(y) Cottesch. Hist. cap. x. per totum.

of our desiring and accomplishing what is holy. And he not only worketh these things, at present, in his elect; but he hath also, before the formation of the world, predestinated them, by bis grace, that they should be holy and blameless before him, Eph. i. 4. Whoever, then, does not believe that this grand and most efficacious cause” (viz. God's predestination and grace) “precedes our will, in order that we may will and do that which is right, doth manifestly oppose the truth, and stands convicted of pelagianism (2).” It is true, that, in these passages, Florus nervously asserts the efficacy of divine influence: but says nothing about forcible compulsion. And, indeed, there was no reason why he should. The operation of grace renders itself effectual, without offering the least violence to the human mind. Open a blind man's eyes to see the sun, and he will need no compulsion to make him admire it. Suppose there was a person to whose ceaseless bounty you owed every comfort you enjoy, but of whom, notwithstanding, you never had so much as the sight. Should that person, in process of time, favour you with a visit; would you stand in need of compulsion to make you speak to him ? must you be dragged by the hair of your head, into his presence? No. You would at once fiy to him, and bid him welcome. You would freely, yet irresistibly (such is the sweetly captivating power of gratitude), thank him, and give him your best accommodations, and wish your best were better for his sake. Similar is the free, though necessary, tendency of an enlightened soul to God and Christ. Calvinism disclaims all compulsion (a), properly so called. It pleads only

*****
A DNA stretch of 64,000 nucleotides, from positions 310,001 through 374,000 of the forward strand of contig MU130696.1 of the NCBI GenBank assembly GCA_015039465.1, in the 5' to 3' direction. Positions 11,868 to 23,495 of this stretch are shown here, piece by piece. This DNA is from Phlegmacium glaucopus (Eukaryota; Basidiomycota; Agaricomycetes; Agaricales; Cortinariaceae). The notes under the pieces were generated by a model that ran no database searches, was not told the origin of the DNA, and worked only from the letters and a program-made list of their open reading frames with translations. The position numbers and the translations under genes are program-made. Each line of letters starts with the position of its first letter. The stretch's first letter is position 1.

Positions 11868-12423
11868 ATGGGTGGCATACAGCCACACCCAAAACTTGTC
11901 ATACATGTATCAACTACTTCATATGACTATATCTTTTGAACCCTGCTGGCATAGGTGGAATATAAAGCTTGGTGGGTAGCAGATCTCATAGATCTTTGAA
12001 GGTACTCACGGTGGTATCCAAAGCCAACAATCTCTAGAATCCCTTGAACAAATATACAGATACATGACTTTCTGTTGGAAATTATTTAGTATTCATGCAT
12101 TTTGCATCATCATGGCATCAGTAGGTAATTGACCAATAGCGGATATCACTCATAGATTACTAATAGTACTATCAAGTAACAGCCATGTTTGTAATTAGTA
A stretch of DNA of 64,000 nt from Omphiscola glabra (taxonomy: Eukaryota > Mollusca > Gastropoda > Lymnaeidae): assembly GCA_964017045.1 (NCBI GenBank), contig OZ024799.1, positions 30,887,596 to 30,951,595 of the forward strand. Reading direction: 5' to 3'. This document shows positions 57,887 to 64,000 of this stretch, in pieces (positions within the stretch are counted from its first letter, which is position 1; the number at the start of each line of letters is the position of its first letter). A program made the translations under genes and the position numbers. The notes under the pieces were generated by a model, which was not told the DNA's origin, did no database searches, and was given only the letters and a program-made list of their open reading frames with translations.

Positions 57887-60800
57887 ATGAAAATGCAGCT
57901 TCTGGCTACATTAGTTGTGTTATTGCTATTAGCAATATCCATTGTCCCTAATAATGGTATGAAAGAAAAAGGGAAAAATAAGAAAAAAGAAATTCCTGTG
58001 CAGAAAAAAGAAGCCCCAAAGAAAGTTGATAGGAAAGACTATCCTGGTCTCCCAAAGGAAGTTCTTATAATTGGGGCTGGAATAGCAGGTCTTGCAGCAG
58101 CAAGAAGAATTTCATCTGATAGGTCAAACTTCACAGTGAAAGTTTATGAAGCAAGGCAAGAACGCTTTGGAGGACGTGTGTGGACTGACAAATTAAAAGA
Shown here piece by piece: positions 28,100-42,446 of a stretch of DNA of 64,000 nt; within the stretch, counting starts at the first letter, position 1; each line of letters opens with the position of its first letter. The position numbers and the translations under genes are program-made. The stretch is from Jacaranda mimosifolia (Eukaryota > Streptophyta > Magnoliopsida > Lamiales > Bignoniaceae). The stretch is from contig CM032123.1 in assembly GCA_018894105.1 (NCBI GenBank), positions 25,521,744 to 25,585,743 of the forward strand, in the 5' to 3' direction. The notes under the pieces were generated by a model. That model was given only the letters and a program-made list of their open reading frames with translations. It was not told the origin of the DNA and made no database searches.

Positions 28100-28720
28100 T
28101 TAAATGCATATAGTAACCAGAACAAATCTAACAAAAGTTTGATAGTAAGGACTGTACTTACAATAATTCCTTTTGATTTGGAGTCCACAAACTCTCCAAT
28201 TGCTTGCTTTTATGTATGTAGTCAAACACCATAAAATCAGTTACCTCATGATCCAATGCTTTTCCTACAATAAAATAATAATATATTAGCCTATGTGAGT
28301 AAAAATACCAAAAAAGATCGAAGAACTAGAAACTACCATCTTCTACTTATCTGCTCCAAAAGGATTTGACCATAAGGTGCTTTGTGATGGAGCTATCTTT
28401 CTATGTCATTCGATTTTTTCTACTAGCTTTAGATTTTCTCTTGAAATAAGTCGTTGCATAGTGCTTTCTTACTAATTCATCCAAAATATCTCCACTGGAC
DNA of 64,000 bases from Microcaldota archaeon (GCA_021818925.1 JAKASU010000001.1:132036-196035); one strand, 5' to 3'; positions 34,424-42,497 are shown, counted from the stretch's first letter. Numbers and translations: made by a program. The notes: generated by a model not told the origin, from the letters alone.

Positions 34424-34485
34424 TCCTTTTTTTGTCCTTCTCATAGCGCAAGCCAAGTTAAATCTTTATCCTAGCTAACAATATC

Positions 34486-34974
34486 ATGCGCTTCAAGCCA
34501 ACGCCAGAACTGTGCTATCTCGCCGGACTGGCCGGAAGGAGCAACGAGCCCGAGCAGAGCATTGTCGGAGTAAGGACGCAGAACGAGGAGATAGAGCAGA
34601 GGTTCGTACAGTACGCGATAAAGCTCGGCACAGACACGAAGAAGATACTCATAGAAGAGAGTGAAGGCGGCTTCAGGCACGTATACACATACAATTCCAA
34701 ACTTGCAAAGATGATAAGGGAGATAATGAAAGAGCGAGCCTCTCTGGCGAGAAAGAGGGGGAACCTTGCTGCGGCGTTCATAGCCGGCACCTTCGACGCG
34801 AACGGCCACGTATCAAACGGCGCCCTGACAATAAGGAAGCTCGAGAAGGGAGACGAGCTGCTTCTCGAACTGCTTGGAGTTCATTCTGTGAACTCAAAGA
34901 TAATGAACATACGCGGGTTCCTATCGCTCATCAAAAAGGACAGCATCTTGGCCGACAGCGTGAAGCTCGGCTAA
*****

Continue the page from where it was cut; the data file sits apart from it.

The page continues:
(2) Florus Magist. apud Usser. u. s. p. 143-146. (a) According to Mr. Locke, compulsion may then be said to

“ When the beginning or continuation of any action is contrary to the preference of the mind.” (See his Essay on Understanding, book ii. chap. 21. sect. 13). If, therefore, this acute logi

take place,

for that victorious, conciliating efficacy, which is inseparable from the grace of divine attraction : and acknowledges no other energy, but that to which the apostle sets his comprobatum est, where he says, The love of Christ constraineth us.

SECTION IX.

The Judgment of some eminent Persons, prior to the

Reformation, continued.

If we carry down our enquiries, to the century preceding the reformation, we shall find that pe. riod illuminated by several very distinguished advocates for the doctrines of free and sovereign grace,

cian was in the right; it will follow, that, in the supernatural agency of gråce on the beart, compulsion is quite excluded, be that agency ever so effectual: since, the more effectually it is supposed to operate, the more certainly it must engage the “preference of the mind.” And, where the preference of the mind is thus engaged, won over, and secured, (the accomplishing of which is the very business of grace, Psal. cx, 3.) there compulsion can have no manner of footing or existence.